Now my question is, would adding a queue really solve my problem, because apparently the ISR is running far too frequently and thereby starving my loop() of cycles. Counting the distance between the "x"s and "-", I was hoping to find the ideal queue length, but I can't figure out a pattern. Is there something inherently wrong in my approach ?

An outline of the source code is here.

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  • \$\begingroup\$ Both answers are quite relevant to what I am doing. Chris' answer helped me remove Serial.print()s & debug more effectively using pin-toggling & watching it on my logic-analyzer. It also confirmed my approach towards using circular-buffer as correct. Supercat's answer, I think could be the big leap forward, but I am not sure how to implement it, as the schematic isn't clear in my mind. Reducing noise electronically, allows me to handle interrupts at a lot more practical rate on the Arduino. In the end, I had to choose 1 answer, so I picked one which was provided earlier. Wish I could pick 2. \$\endgroup\$ – icarus74 Dec 20 '11 at 14:47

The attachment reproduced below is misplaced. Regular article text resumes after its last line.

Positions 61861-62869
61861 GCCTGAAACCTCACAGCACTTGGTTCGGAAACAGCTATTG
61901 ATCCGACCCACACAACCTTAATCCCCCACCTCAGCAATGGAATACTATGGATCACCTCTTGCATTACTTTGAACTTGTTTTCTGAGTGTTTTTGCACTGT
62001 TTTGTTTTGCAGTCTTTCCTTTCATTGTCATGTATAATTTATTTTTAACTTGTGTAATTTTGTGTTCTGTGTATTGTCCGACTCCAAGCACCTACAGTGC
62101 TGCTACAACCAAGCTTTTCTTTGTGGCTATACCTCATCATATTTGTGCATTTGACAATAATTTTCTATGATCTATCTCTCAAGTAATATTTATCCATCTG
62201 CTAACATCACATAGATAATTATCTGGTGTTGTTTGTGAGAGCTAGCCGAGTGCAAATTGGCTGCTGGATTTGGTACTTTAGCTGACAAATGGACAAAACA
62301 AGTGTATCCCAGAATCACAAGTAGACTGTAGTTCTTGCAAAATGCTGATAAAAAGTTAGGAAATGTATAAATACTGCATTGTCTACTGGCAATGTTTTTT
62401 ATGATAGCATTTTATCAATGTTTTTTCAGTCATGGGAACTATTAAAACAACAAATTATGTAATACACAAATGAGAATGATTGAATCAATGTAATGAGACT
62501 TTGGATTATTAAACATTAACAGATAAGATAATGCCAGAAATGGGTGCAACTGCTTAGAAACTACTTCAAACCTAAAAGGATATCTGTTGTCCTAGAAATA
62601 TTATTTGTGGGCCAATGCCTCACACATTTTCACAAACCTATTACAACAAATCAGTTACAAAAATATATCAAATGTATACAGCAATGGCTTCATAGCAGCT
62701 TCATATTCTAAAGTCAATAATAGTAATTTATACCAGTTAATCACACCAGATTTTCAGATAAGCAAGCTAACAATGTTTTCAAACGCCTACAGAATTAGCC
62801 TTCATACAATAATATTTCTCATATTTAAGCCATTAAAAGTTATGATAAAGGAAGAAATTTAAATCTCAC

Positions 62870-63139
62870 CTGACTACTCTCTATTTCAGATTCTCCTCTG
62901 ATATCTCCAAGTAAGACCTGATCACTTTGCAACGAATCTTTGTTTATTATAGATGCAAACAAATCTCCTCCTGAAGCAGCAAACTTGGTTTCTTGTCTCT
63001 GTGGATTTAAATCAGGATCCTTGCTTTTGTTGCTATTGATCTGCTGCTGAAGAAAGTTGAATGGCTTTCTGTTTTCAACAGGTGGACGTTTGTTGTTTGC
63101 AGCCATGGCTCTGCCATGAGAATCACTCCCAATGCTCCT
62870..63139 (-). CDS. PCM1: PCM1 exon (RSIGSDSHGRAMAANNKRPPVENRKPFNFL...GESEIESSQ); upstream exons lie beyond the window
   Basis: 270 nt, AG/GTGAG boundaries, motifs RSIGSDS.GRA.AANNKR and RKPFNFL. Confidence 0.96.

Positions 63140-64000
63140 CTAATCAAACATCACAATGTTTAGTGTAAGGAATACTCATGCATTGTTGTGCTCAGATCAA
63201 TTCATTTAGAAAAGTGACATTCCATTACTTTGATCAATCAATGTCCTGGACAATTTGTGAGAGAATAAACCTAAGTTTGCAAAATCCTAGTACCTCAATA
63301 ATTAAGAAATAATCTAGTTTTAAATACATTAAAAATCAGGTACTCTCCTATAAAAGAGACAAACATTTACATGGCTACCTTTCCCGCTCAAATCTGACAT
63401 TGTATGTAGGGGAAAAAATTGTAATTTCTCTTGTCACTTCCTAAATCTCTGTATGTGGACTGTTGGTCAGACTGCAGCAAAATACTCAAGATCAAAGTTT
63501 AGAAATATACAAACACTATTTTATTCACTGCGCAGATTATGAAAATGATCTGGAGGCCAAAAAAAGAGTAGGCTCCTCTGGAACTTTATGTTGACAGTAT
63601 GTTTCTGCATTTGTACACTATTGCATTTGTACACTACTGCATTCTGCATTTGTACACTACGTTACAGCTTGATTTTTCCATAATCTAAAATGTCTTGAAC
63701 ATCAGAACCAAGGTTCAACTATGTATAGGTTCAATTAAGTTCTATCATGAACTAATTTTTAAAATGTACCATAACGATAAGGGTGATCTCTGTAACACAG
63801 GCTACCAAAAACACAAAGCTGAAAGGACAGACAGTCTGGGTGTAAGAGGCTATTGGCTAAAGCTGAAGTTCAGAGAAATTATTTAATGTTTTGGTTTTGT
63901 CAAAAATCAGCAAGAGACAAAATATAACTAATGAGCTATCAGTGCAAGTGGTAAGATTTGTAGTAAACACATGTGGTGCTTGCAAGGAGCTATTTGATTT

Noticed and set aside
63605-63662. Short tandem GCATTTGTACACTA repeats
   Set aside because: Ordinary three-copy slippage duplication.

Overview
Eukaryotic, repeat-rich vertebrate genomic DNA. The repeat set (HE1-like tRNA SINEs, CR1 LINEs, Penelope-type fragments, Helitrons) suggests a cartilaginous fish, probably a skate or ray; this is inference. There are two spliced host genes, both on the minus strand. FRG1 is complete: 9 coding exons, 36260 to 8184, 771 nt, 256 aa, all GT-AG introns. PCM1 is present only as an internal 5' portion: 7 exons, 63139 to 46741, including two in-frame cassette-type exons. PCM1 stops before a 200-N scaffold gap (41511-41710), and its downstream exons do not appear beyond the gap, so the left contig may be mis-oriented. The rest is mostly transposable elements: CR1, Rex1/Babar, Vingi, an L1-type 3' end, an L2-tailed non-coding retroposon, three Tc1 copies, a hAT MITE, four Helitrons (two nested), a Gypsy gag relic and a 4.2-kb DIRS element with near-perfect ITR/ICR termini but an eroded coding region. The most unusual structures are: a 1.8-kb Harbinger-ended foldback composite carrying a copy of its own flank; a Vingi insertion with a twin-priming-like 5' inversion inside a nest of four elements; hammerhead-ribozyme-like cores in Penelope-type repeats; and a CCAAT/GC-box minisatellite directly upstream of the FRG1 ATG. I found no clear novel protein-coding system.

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You probably want to take the transmission time (and software UART management methods) of the Serial.print() routine into account.

If you have access to a scope, toggling I/O pins would be a lot faster. You could toggle one in the ISR and the other in the loop.

Or you could increment a counter in the ISR and sample/clear it in the loop (inside an interrupt disable/re-enable) then print it (after re-enabling interrupts). More sophisticated would be to only print the number if it exceeds the previous maximum.